Wayne State University

Aim Higher

Faculty & Staff

Janice Ellen Hale

Professor of Early Childhood Education, Founding Director Institute for the Study of the African American Child (ISAAC)
janiceehale@cs.com
Fax: 248.661.4437
Office Location
213 Education Building
248.661.4339
Responsibilities

Professor of Early Childhood Education

Founding Director of the Institute for the Study of the African American Child (ISAAC)

Biography

BIOGRAPHICAL SKETCH

 Janice E. Hale, Ph.D.


 

            Janice Ellen Hale was born in Fort Wayne, Indiana, and grew up in Columbus, Ohio.  She is the daughter of Dr. and Mrs. Phale D. Hale.  Her late father was the pastor emeritus of Union Grove Baptist Church, a former Ohio state legislator and former chairman of the Ohio Civil Rights Commission.  Her mother is an educator in the field of early childhood education.

            Janice Hale was educated in the public schools of Columbus, Ohio.  She received the B.A. degree from Spelman College in sociology and elementary education.  She received the Masters of Religious Education degree from the Interdenominational Theological Center with a major in Christian Education.  She received the Ph.D. degree from Georgia State University in early childhood education.

            Dr. Hale has taught at Clark College, the University of California, San Diego;  Jackson State University, Cleveland State University and Yale University.  Presently, Dr. Hale is professor of early childhood education at Wayne State University in Detroit, Michigan.  She is also Founding Director of the Institute for the Study of the African American Child (ISAAC), a proposed research center in the College of Education.  ISAAC is a civil rights organization designed to close the achievement gap that affects African American children.

            She has served as a speaker and consultant to numerous colleges, professional organizations and early childhood education programs across the United States and Jamaica.

She has also served as a consultant to the Children’s Television Workshop program Sesame Street and Mister Roger’s Neighborhood.

            Dr. Hale has written numerous articles in her field and has written three books.  Her first book originally appeared in the fall of 1982.  It was issued in a revised edition by The Johns Hopkins University Press in 1986.  The title of her first book is Black Children:  Their roots, culture and learning styles.  She is examining the influence of culture on the learning styles of African American children.

            Dr. Hale’s second book was released in the fall of 1994.  The title of her second book is Unbank the Fire:  Visions for the education of African American children.  In this book, she traces the historical factors that influence unequal educational outcomes for African American children.  She further develops her theory of a culturally appropriate pedagogy that can close that achievement gap.  Unbank the Fire was nominated for the Pulitzer Prize.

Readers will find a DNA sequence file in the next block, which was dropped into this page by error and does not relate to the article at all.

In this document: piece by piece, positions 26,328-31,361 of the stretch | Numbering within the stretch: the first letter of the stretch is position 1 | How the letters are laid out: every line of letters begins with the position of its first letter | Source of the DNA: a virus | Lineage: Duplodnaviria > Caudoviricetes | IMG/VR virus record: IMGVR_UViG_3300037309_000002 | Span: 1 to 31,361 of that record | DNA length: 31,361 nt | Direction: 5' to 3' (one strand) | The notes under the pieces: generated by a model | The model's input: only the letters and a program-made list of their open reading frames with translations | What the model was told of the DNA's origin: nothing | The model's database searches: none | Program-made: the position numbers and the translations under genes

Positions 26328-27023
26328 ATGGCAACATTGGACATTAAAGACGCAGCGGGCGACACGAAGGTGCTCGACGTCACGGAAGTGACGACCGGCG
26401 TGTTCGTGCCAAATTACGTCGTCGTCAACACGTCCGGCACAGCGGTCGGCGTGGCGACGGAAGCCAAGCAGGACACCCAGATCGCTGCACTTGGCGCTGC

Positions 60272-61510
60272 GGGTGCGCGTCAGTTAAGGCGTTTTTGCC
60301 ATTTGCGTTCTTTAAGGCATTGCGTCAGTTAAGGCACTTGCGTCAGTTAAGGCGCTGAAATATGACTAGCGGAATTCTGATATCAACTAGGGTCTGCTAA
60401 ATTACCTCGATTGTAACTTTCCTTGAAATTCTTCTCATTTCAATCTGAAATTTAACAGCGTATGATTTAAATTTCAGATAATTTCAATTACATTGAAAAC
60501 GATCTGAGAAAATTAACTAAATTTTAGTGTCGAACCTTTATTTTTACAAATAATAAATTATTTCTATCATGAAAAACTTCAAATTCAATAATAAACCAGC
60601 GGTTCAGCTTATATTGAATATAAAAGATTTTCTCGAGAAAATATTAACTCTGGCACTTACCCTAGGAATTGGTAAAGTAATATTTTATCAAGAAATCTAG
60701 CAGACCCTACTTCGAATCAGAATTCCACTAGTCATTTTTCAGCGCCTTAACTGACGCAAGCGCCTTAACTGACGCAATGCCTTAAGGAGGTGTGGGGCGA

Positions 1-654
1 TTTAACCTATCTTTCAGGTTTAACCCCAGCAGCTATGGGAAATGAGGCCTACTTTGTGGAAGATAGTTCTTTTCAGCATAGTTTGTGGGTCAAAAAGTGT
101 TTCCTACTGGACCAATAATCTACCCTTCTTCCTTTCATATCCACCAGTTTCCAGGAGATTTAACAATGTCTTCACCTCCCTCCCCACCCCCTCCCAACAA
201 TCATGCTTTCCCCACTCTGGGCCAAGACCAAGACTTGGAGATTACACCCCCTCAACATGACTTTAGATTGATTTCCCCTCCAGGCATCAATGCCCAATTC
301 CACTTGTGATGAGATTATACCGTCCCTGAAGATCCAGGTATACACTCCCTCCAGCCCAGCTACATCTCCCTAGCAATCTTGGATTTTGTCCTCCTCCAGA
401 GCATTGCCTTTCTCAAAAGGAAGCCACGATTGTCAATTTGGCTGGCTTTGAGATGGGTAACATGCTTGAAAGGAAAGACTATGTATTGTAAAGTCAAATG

Dr. Hale’s third book was released in the winter of 2001.  The title is Learning While Black:  Creating educational excellence for African American children.  In this book, Dr. Hale outlines her model for school reform for African American children.  She also unveils a plan for the whole village to unite in creating the Beloved Community to support the achievement of children.  Learning While Black  was also nominated for the Pulitzer Prize.

            Dr. Hale has been the recipient of numerous honors such as having been named Distinguished Alumna of the School of Education at Georgia State University in 1982, by Ebony Magazine as one of 50 future leaders in its August 1978 issue on the New Generation, and recognized for outstanding contributions to education by the Detroit Chapter of the National Coalition of 100 Black Women in 1994.  In 2007, she was honored with a Spelman College Alumna Achievement Award.  She received the Spelman College Blue Diamond Award in 2008.

            Dr. Hale is Founding Director of the Institute for the Study of the African American Child (ISAAC – www.isaac.wayne.edu).  The Mission of ISAAC is to close the achievement gap that affects African American children in order to move them from equity to excellence and to their rightful place of leadership among African people in the world.

            The accomplishment of which she is most proud is raising her son as a single parent.  Her son, Keith A. Benson, Jr. graduated from Oakland University (Rochester, Michigan) in May 2010, majoring in pre-architecture and environmental science.   Keith Benson, led Oakland University to the Summit League regular season basketball championship and the tournament championship for 2 consecutive years.   He was MVP of the Tournament in 2011.  Keith was picked Player of the Year for two consecutive years (2010 & 2011); Defensive Player of the Year (2011) (the only player in the history of the Summit League to receive both awards); and was named greatest player in the history of Oakland University. He was the first player from Oakland University to be drafted into the NBA in 2011.  He was the 3rd player from Oakland University to have his jersey retired in November 2011. 

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Degrees and Certifications

Ph.D. degree from Georgia State University

Masters of Religious Education from the Interdenominational Theological Center

B.A. degree in Sociology and Elementary Education from Spelman College

Post-doctoral research from:

Rockefeller University

The University of California San Diego

Yale University

Research Interests

Learning Styles of African American Children

Urban School Reform